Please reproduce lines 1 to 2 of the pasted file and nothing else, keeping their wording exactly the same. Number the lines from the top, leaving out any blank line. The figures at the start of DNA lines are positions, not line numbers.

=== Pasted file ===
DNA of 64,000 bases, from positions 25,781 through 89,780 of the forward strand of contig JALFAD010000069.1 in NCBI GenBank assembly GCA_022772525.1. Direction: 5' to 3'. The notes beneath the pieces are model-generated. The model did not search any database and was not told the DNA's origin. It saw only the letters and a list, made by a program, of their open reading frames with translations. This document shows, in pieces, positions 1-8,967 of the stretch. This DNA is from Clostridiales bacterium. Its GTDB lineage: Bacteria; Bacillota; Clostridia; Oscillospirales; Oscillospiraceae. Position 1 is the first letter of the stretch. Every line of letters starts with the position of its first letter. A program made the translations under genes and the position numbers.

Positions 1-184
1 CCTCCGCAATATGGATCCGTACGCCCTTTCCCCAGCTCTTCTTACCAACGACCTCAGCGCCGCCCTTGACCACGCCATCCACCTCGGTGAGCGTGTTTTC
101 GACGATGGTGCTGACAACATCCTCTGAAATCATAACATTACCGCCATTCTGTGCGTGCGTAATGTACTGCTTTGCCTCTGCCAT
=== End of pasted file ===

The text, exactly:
DNA of 64,000 bases, from positions 25,781 through 89,780 of the forward strand of contig JALFAD010000069.1 in NCBI GenBank assembly GCA_022772525.1. Direction: 5' to 3'. The notes beneath the pieces are model-generated. The model did not search any database and was not told the DNA's origin. It saw only the letters and a list, made by a program, of their open reading frames with translations. This document shows, in pieces, positions 1-8,967 of the stretch. This DNA is from Clostridiales bacterium. Its GTDB lineage: Bacteria; Bacillota; Clostridia; Oscillospirales; Oscillospiraceae. Position 1 is the first letter of the stretch. Every line of letters starts with the position of its first letter. A program made the translations under genes and the position numbers.

Positions 1-184